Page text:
Earlier this week, snow fell across different parts of Texas. But it didn’t do much to help drought conditions in the South Plains region. After a dry 2020, farmers and other agriculturists hope for more precipitation this year.
On Wednesday, there was still snow on the ground at the Texas A&M Agrilife Extension Center, just north of the Lubbock airport. The South Plains may be known for cotton, but the center also grows several other crops for research.
Rebekah Pustejovsky is a research assistant at the center and a graduate student at Texas Tech University. She points to the plot of plants she’s studying, guar.
“It’s a lesser-known legume that is really pretty unique for the environment,” she said. “It likes heat so it can be grown here.”
But not every crop can withstand the dry heat on the plains. Pustejovsky said a wheat crop at the research center was in trouble before the weekend snow.
“If it hadn’t rained or it hadn’t snowed, if we didn’t get anything by February, it’d be pointless,” she said. “Honestly, it’d be sad.”
Before the snow, sorghum and wheat farmer Scott Irlbeck said his crop was delayed and stalks were short when it did emerge. It was a relief after months of drought conditions.
“Wheat is one of those crops that loves snow,” Irlbeck said. “One, the moisture. And two, snow apparently has nitrogen in it. And so it’s kind of like a fertilizer that you don’t have to pay for.”
Irlbeck said he relies on an irrigation system for about half of the water he needs for his crops. The other half comes from Mother Nature – who can be a bit temperamental.
“If we get moisture, I’m not going to complain,” the farmer said. “It’s always drier more times than it’s wet. So I’m not going to complain about moisture regardless of when it comes.”
Lubbock got 11.5 inches of precipitation during 2020. The National Weather Service reports that’s the tenth lowest yearly total on record. The average is around 19 inches. It wasn’t as bad as some years in the past decade, but still low enough for concern.
The new year has started off at least a little better – a good thing for the multi-billion-dollar agriculture industry in the Lubbock area.
“We had snow pretty widespread across the region,” said Charles Aldrich with Lubbock’s National Weather Service. “A dusting up in the Childress area all the way up to anywhere from nine to 11 inches. It helps. It definitely helps. But it’s not going to do a whole lot.”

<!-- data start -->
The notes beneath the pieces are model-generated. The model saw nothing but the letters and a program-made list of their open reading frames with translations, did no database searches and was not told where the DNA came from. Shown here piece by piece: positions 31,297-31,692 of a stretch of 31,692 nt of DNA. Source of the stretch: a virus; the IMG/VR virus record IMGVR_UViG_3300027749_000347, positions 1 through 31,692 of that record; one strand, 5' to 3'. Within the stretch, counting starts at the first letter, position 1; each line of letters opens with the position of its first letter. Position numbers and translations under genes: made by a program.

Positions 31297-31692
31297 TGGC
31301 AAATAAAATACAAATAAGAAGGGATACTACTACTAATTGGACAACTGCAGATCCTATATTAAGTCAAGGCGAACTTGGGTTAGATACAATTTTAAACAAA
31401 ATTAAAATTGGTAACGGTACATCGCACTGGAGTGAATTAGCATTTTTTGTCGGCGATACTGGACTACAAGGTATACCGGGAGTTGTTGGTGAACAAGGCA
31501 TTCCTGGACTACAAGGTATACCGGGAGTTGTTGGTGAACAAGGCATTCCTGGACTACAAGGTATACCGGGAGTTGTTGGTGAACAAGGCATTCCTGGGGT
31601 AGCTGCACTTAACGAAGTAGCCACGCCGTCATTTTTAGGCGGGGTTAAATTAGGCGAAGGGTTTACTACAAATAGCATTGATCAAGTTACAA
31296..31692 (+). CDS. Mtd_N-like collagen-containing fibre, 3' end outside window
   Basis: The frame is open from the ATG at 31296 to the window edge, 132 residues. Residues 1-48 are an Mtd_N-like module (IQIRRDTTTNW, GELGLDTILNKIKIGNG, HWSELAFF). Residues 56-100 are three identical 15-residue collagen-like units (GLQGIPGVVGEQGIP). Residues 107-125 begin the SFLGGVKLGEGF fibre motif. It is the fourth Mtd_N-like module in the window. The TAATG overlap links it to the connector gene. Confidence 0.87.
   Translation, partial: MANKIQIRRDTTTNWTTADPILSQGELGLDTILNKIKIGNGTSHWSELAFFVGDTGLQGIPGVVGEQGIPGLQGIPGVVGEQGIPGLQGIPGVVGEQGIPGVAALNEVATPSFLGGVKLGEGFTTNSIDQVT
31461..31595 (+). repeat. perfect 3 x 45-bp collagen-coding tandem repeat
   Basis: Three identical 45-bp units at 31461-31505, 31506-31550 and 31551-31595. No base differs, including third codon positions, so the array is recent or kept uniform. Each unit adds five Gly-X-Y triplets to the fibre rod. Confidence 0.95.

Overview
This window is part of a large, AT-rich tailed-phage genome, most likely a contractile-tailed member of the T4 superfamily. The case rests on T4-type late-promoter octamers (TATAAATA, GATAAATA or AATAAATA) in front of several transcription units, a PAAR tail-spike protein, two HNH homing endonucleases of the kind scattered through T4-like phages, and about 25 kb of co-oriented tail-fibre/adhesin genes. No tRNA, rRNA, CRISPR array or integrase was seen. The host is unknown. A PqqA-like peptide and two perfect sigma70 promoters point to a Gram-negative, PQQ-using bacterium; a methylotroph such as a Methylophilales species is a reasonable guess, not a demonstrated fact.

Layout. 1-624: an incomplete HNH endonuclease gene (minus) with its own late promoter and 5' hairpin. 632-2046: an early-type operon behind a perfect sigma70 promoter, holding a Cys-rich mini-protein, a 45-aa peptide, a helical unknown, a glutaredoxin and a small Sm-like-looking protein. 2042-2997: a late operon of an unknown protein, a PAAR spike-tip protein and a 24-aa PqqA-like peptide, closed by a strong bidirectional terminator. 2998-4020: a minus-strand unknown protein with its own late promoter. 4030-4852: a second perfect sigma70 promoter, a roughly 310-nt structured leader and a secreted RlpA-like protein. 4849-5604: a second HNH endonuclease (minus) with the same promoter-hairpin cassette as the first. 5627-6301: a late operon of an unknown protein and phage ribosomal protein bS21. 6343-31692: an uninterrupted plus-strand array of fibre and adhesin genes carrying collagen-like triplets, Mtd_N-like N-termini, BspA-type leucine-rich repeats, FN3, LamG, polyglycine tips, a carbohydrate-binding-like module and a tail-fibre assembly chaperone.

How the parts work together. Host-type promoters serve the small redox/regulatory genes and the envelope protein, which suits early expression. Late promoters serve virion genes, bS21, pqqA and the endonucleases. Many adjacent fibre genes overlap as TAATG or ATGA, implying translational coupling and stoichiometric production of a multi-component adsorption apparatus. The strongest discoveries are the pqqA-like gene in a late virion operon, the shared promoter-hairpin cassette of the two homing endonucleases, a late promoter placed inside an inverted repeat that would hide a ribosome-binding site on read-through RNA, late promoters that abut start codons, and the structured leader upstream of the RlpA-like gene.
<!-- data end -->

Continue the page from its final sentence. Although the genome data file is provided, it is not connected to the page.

Once it completely melts, the amount of snow that came down in the Lubbock area will equal less than an inch of precipitation, according to Glen Ritchie, the head of Texas Tech’s Department of Plant and Soil Sciences. He said it also came at an unhelpful time for most crops.
“Generally, in December or January, you can expect to get about 50% of the benefit out of that water. If we were able to plant next week, we’d probably be in pretty good shape.”
Ritchie said timing is important in agriculture. Rain is most needed in the spring, when many crops are planted. After May of last year, the Lubbock area was exceptionally hot and dry.
He said almost all crops on the South Plains last year struggled in the warm, dry climate.
“If you don’t have rainfall, then your crop really suffers,” Ritchie said. “You can go from the potential of being able to get a bale of cotton per acre to suddenly you’re just plowing it up at the end of the year because the crop hasn’t produced enough to pay for itself”
Ritchie said irrigation systems are an option, but it gets expensive. Rain is what’s needed.
“I’m cautiously optimistic that we’ll be able to get enough rainfall to be able to have a good growing season,” Ritchie said. “But it would surprise me if we had above average rainfall.”
Mark Wentzel with the Texas Water Development Board said the South Plains and Permian Basin regions are some of the most affected by the current statewide drought. Areas in East and Central Texas received some rainfall at the end of 2020, helping the statewide status.
Precipitation can’t be guaranteed, but there could be some relief soon thanks to a change in weather patterns, like La Nina. It causes dry, warmer winter conditions in Texas.
“La Nina is expected to disappear somewhere late spring,” Wentzel said. “That might be the right timing to give you a better monsoon flow this year. That would be the good news scenario.”
The National Drought Mitigation Center reported Thursday that around 48% of Texas is in some degree of drought.
Texas Tech Public Media’s Jayme Lozano contributed to this story.
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